We had a great weekend in Red Rock Country.  I'm already looking forward to going back next year, although I think I will train a little differently next time.  More hills.  A lot more hills.

Race Stats:

13.1 miles
Average race elevation: 4442 feet (per Garmin)
1,344 feet of elevation gain
1:58:29 final time
Finished 10/52 in my age group (F40-44)
Finished 63/384 total women
Finished 138/586 total runners

Sunday, February 5, 2012

It's Great 2 B 8!

Sometimes you blink and wonder where the time went.  This is one of those times.

The memories of this little spice of life girl coming into our world still seem so fresh to me.  My remembrances are vivid.  I can still feel her breathing on my next as she laid ever so still on my chest in the NICU.  She was small and so extra fragile to me with all those tubes and gadgets connected.   When I finally got to hold her for the first time several days after her birth, I cried.  I still remember how I felt sitting in that chair and tear up now as I type just thinking about it. 

Although her beginnings were a little rocky, she has thrived and grown into such a beautiful and spirited girl.  It's amazing that she's already eight and now a full-fledged baptized member of the church.  Ryan had the great honor and opportunity of baptizing her last month on January 7, 2012, with so many family and some good friends there to support her.  It was an extra blessing that her little cousin, Lily, got to share this special baptism day with her.  They were only born a week apart.

Rowan Sue Brown and Lily Sue Berrey, both proudly carrying their Great Grandma Sue's name, just before they got baptized at the Lehi Stake Center on Saturday, January 7, 2012
Here they are together at Rowan's birthday party
Rowan with her school friend, Ava Driggs

Grandma Cheri came to the movie with us (The Chipwrecked movie) and helped me transport the kiddos

Ryan, Rowan, Lily and J.R.
Rowan's Aunt Jayme made her this cute candy poster for her baptism.

During Christmas break, we had our Weaver cousins in from Washington visiting for their Aunt Cami's wedding.  So we decided to have Lainey & Avery over for a sleep over, then the next day the Weaver boys, cousin Lily and friend Ava all came over and we went to the movies for Rowan's birthday.  We picked up Ned's Crazy Sub and ate cake afterwards for the best impromptu birthday party ever!

Thursday, February 2, 2012

What We Do

I carved a few minutes out of my day and caught up on some good blogs I love.  It's been a month I think since I've logged in.  I've missed the reads.  Lots of inspiration, lots of things to relate to.  Some new ideas now forming in my already packed brain and some new goals for next week.  I think it's fantastic that we write and share and think and struggle and succeed together.  Thanks to my blogging sistas for your inspiration.

It's been a great and busy month for our crew.  We somehow managed to get away to Colorado for our week of skiing after working our tails off and burning the midnight oil the entire week before.  It seems like we have to work double time in order to take vacation, and then work double time catching up when we get back.  Crazy how that works.  But it's always that way with us, especially being dual-career parents and running a business.  But it was so worth it.

Our week in the cold country was wonderful.  Truly, it was the best of both worlds spending the first half of the week with our kiddos on the slopes, creating amazing memories, then skiing the last half with our friends.  I was completely beaming with joy as I watched our two littles cruise down the slopes at full speed on their second day.  They learn so fast.  And the big girls - wow, was I impressed.  This is only their second year skiing and they did so great.  Ryan and I talked a lot about all the fun years ahead we're going to have with our kids.  They are at such fun ages and I know it's just going to keep getting better.  Anyway, the kiddos flew home with Grandma Cindy on Wednesday after being with us in Beaver Creek for 5 days, and then we picked up our good friends, the Binghams, who stayed with us the last three days.  And that was a total blast too.  I can't remember the last time I laughed so much.  The skiing was great.  I did the superpipe 5 times (scary) and played in the terrain park at Copper Mountain all afternoon one day.  Yes, I am a big 40 year old kid.  And I loved it.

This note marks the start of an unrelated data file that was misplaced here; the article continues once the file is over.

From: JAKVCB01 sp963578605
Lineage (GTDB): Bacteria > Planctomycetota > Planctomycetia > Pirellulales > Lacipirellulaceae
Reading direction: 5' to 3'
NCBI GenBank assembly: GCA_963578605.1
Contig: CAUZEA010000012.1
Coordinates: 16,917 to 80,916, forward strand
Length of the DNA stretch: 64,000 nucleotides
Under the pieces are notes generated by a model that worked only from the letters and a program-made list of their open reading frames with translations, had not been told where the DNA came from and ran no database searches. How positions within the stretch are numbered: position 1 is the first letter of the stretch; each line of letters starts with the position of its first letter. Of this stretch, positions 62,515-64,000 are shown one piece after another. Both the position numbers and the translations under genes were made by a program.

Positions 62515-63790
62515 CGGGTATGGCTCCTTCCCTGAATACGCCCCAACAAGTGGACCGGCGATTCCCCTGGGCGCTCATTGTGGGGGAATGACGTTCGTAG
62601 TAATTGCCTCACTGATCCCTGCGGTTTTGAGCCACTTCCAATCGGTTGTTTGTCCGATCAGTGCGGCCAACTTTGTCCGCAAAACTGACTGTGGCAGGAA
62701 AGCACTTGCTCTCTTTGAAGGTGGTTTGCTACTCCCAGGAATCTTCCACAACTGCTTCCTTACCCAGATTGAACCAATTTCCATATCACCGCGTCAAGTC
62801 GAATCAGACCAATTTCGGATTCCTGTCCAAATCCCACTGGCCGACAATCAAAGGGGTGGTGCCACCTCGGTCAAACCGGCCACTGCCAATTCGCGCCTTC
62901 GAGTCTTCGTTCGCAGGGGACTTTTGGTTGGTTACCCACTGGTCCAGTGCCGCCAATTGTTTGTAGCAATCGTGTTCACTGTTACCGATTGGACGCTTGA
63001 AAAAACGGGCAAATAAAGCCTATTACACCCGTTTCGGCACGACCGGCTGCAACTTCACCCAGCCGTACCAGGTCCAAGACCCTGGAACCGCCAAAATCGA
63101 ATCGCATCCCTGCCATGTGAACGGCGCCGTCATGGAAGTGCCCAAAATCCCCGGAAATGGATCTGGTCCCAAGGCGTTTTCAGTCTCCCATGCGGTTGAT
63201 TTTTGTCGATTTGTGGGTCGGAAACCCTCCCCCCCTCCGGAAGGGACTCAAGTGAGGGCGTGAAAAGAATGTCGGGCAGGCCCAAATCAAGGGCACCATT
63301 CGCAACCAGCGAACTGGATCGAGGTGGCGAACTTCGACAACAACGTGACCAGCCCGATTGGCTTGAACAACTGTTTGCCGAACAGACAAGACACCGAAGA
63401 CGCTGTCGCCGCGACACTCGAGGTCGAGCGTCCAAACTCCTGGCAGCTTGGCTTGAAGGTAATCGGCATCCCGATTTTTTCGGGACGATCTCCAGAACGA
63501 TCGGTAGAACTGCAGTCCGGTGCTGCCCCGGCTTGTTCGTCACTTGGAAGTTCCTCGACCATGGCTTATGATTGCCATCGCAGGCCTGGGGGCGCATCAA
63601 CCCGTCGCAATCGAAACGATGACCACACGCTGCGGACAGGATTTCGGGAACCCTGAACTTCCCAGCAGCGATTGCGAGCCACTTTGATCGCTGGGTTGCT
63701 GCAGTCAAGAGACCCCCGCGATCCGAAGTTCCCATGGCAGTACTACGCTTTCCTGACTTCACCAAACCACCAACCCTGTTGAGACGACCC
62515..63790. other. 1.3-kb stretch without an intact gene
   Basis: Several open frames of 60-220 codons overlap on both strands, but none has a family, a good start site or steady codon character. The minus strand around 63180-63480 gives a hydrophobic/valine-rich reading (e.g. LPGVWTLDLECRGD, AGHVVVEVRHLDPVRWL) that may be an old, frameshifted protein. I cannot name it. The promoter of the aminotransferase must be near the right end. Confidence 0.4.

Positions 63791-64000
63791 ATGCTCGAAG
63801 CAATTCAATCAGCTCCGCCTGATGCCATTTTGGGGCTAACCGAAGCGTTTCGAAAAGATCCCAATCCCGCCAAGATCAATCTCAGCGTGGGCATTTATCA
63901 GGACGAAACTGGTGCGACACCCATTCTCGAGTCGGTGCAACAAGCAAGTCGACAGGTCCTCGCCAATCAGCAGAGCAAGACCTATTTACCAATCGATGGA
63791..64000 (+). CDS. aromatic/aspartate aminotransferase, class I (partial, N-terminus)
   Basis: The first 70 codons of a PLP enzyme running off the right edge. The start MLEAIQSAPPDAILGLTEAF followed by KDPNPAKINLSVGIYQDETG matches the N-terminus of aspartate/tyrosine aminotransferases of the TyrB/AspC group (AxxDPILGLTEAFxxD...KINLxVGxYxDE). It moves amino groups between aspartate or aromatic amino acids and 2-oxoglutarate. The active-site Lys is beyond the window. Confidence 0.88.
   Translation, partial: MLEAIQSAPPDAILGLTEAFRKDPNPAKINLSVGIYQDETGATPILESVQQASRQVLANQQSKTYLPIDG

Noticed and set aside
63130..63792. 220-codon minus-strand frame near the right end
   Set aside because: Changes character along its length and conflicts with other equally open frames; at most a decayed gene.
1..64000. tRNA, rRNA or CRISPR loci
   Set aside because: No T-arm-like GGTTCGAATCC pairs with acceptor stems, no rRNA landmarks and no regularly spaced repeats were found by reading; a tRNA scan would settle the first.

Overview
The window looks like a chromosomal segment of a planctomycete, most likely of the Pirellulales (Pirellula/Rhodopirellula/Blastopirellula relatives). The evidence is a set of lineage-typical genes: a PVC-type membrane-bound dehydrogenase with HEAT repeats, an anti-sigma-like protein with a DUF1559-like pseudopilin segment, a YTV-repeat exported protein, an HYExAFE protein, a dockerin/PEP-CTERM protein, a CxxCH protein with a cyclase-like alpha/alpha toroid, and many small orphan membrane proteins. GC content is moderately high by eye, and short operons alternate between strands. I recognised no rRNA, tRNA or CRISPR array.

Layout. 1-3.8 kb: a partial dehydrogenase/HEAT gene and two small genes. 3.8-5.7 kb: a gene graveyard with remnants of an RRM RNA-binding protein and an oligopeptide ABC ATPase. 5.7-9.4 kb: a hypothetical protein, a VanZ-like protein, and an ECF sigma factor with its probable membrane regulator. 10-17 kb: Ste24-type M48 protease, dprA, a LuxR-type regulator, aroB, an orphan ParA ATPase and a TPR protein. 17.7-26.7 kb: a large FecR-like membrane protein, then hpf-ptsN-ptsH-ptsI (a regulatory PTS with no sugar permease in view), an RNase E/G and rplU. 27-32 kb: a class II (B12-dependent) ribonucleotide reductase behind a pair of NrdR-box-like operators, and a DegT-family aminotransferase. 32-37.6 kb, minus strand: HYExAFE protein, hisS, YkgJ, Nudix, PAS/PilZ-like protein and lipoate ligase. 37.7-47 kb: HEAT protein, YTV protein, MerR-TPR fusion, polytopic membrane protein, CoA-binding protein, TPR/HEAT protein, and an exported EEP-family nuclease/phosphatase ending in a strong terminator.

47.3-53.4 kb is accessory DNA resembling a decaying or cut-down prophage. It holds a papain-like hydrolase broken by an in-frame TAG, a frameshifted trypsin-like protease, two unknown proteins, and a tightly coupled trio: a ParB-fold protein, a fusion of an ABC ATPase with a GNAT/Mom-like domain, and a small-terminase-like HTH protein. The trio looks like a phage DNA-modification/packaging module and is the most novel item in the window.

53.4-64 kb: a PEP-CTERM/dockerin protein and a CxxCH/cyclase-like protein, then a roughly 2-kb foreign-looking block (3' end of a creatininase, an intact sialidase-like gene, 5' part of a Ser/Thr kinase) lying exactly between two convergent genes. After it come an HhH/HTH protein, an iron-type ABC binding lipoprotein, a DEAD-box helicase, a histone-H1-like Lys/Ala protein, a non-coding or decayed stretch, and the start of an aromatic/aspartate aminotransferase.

I have tons of great pics to share (some already posted on FB), and sometime they might actually make in on this blog.  We'll see.  But suffice it to say that the vaca was nothing short of perfect.  The condo was amazing, the weather was great, the company was unbeatable.

Now we're getting ready for another cool experience.  Ryan and I are leaving tomorrow for Sedona so that I can run in the Sedona Half Marathon. I'm excited and a little nervous for the hills and the elevation.  Looking forward to the time with Ry and the amazing scenery on the runs and the opportunity to chalk up another life experience.  I've been running in the cold and chalking up the miles. Wearing down my treads.  Loving life.  Last night I went running after work, which is not my norm (I'm usually the crack of dawn girl), but since Barrett had her ortho appt at 7:00 yesterday, that was my only option.  It was fun running with Rowan alongside on her bike, keeping me company.  She's so dang cute.  I just wonder what she'll be like when she grows up.  She's excited about ball season, but truly, I don't sense the same "drive" with her as I see with the others.  Maybe it's just too early to tell.  She really wants to do gymnastics and maybe I should just give in and sign her up already.  She'd probably be fantastic with that cute little athletic build and all.

I threw BP to all four kiddos on Tuesday afternoon at the retention basin.  Spring ball is upon us and it's time to get ready.  I must admit that I was really proud of all of them.  They are hitting the ball so well, especially the big girls.  But so was Easton.  This is his first year playing on a team - I hope it goes well.  We still need to play a lot of catch and break in his glove some more.  It's going to be another busy spring for sure with four kids on four team playing 2 games a week at 3 different parks.  But that's just what we do, right?